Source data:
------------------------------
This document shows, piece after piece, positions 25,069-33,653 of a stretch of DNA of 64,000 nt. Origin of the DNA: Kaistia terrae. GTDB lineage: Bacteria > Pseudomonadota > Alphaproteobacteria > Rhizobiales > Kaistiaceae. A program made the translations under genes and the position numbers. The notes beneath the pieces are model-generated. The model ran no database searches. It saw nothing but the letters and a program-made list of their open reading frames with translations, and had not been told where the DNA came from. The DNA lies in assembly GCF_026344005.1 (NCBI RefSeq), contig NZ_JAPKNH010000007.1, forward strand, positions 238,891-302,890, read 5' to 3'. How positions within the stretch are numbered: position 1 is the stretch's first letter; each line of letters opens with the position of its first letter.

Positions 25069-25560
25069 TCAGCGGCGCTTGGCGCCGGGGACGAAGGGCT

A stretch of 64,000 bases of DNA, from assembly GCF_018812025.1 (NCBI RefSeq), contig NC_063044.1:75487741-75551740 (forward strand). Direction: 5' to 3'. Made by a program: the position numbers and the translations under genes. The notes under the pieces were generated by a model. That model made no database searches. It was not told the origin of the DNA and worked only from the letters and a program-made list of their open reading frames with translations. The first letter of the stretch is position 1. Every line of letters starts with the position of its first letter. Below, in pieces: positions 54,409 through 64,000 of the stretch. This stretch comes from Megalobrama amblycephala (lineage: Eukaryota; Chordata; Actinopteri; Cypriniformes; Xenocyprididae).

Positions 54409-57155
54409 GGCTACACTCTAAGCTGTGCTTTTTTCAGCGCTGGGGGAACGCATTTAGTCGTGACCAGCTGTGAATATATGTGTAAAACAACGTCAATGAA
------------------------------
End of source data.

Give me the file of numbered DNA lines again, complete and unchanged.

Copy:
This document shows, piece after piece, positions 25,069-33,653 of a stretch of DNA of 64,000 nt. Origin of the DNA: Kaistia terrae. GTDB lineage: Bacteria > Pseudomonadota > Alphaproteobacteria > Rhizobiales > Kaistiaceae. A program made the translations under genes and the position numbers. The notes beneath the pieces are model-generated. The model ran no database searches. It saw nothing but the letters and a program-made list of their open reading frames with translations, and had not been told where the DNA came from. The DNA lies in assembly GCF_026344005.1 (NCBI RefSeq), contig NZ_JAPKNH010000007.1, forward strand, positions 238,891-302,890, read 5' to 3'. How positions within the stretch are numbered: position 1 is the stretch's first letter; each line of letters opens with the position of its first letter.

Positions 25069-25560
25069 TCAGCGGCGCTTGGCGCCGGGGACGAAGGGCT

A stretch of 64,000 bases of DNA, from assembly GCF_018812025.1 (NCBI RefSeq), contig NC_063044.1:75487741-75551740 (forward strand). Direction: 5' to 3'. Made by a program: the position numbers and the translations under genes. The notes under the pieces were generated by a model. That model made no database searches. It was not told the origin of the DNA and worked only from the letters and a program-made list of their open reading frames with translations. The first letter of the stretch is position 1. Every line of letters starts with the position of its first letter. Below, in pieces: positions 54,409 through 64,000 of the stretch. This stretch comes from Megalobrama amblycephala (lineage: Eukaryota; Chordata; Actinopteri; Cypriniformes; Xenocyprididae).

Positions 54409-57155
54409 GGCTACACTCTAAGCTGTGCTTTTTTCAGCGCTGGGGGAACGCATTTAGTCGTGACCAGCTGTGAATATATGTGTAAAACAACGTCAATGAA